Chronic rhinitis associated with hospital readmissions for asthma and COPD patients

Patients hospitalized for either asthma or chronic obstructive pulmonary disease (COPD) have a higher risk of being readmitted for a hospital stay within 30 days of release if they also suffer from chronic rhinitis, according to a trio of researchers at the University of Cincinnati (UC).

The study is available online in the Journal of Allergy and Clinical Immunology: In Practice, and is co-authored by Umesh Singh, MD, PhD, research scientist, and Jonathan Bernstein, MD, professor, in the UC College of Medicine's Division of Immunology, Allergy and Rheumatology, and Victoria Wangia-Anderson, PhD, associate professor in the UC College of Allied Health Sciences.

The medical outcomes for 4,754 asthma patients and 2,176 COPD patients, all from UC Health, were studied for a five-year period, between July 15, 2012 and July 19, 2017, explains Singh, the paper's first author. Relevant comorbidities including allergic rhinitis and non-allergic rhinitis, both are forms of chronic rhinitis, were identified. The association between 30-day asthma or COPD-related hospital admissions (1,670 such encounters for asthma and 736 for COPD) and comorbid chronic rhinitis in affected patients were determined using Cox proportional hazard models, he says.

UC Health is the Tristate healthcare system that is a teaching affiliate of the UC College of Medicine.

Chronic rhinitis means persistent inflammation of the nose, while allergic rhinitis is due to the genetic predisposition to produce IgE or immunoglobulin E--antibodies that are specifically made in response to environmental factors such as dust mite, animals or tree, grass and ragweed pollens, says Bernstein, the paper's corresponding author.

In the study, multivariate hazard models adjusted for relevant patient comorbidities, compared 30-day asthma- and COPD-related readmissions of patients with allergic and non-allergic rhinitis with those patients without that diagnosis, says Singh. The analysis found that asthmatics with allergic rhinitis were 4.4 times more likely to face hospital readmission within 30 days of discharge compared to asthmatics without allergic rhinitis. Asthmatics with non-allergic rhinitis were 3.7 times more likely to face hospital readmission within 30 days of discharge compared to asthmatics without non-allergic rhinitis, Singh says.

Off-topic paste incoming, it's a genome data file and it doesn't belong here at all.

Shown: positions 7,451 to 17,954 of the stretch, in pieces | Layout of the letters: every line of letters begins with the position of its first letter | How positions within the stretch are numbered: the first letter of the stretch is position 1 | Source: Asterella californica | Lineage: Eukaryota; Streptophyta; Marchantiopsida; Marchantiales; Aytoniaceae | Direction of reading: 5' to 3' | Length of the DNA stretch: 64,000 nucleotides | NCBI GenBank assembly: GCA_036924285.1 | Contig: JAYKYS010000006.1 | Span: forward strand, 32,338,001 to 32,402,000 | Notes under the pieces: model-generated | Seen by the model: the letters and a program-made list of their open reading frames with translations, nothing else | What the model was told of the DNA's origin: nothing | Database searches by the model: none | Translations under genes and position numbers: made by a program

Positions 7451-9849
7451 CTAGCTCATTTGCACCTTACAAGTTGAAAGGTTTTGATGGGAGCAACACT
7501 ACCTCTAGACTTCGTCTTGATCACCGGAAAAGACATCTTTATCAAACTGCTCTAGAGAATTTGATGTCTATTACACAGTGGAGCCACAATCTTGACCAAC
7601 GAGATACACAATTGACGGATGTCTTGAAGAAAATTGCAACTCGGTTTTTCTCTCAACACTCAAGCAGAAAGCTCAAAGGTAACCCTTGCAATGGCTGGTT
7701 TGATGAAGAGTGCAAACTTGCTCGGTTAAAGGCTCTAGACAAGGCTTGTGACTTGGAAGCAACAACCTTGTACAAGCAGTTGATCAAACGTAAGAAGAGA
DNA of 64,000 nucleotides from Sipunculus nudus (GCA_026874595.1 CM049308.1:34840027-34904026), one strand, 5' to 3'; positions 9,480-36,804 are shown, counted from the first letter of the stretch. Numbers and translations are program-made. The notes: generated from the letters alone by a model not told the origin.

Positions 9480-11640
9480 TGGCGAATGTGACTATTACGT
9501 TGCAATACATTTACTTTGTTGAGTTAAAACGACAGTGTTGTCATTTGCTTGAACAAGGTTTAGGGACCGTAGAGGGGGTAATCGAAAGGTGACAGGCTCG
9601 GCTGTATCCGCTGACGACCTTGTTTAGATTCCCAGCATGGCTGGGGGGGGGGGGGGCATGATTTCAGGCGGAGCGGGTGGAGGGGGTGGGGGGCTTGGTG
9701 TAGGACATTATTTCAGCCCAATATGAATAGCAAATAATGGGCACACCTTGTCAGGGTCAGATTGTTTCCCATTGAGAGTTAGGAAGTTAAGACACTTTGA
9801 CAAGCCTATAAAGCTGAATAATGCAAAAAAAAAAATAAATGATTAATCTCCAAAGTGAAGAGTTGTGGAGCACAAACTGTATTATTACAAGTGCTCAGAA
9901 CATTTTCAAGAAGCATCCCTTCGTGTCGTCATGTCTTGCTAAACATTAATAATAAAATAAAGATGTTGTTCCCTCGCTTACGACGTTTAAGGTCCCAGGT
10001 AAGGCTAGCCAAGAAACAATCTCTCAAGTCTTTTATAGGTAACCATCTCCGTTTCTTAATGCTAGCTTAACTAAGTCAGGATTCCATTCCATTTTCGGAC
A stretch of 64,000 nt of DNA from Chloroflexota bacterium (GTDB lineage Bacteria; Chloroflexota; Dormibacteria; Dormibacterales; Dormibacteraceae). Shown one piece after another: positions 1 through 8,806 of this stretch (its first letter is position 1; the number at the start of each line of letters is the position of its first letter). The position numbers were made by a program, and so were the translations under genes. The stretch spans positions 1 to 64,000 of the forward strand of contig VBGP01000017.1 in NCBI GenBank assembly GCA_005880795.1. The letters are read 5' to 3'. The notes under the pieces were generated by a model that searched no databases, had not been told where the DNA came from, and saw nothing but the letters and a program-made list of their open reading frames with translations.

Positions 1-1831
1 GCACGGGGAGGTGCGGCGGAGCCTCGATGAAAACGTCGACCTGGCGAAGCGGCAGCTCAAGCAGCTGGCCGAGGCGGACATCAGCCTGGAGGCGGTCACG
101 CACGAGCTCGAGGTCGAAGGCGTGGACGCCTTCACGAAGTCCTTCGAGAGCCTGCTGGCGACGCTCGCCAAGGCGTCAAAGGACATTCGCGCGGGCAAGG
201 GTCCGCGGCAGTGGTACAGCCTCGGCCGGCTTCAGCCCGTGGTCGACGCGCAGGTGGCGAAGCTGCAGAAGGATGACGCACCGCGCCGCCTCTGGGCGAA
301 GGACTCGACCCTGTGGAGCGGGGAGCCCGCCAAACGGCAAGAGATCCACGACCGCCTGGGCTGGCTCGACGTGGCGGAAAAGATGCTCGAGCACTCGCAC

COPD patients with allergic rhinitis may be readmitted 2.4 times the rate within 30 days of discharges compared to COPD patients without allergic rhinitis, says Singh. Meanwhile, COPD patients with non-allergic rhinitis may be readmitted at 2.6 times the rate within 30 days of discharge as compared to COPD patients without non-allergic rhinitis, he says.

Bernstein says the findings could be helpful for physicians treating asthma and COPD patients.

"When patients have asthma or COPD we tend to focus on treating the lower respiratory, but we also need to focus on comorbidities to help improve management of their illness," says Bernstein, an expert in allergies and also a UC Health physician. "One of the comorbidities for us to consider is upper respiratory disease such as chronic rhinitis which is often ignored or under treated."

The lower respiratory tract generally refers to the windpipe and within the lungs, the bronchi, bronchioles and alveoli. The upper respiratory tract includes the nose, nasal cavity, mouth, throat and larynx.

"I think if you ask residents or doctors if they take a history about rhinitis, whether it is allergic or non-allergic rhinitis and if they pay attention to medications used to treat these conditions especially when patients are in the hospital or even as outpatients, often times you hear they do not," says Bernstein. "We need to recognize the importance of taking a thorough history regarding upper as well as lower respiratory symptoms when seeing these patients in our clinics or in the hospital and initiate treatment if appropriate.

"This study further emphasizes the subcellular interaction between the upper and lower respiratory tract that are well known," says Bernstein. "One can't just focus on the lower respiratory tract and ignore the neck and above. It's a whole system and the results of this study indicates that clinicians need to better recognize and start managing this problem more effectively.

Bernstein says there are definite nuances in the management of allergic versus non-allergic rhinitis which requires some expertise. It's not one size fits all. They are caused by different mechanisms of action, are treated differently and respond to different medications."

"This study may garner some attention because of its focus on 30-day hospital readmission rates which is one of the biggest economic markers of success for hospital systems," says Bernstein. "A prospective study that examines 30-day hospital readmission rates after physicians have treated allergic and/or non-allergic rhinitis as comorbidities for asthma and COPD patients is needed to validate these findings."

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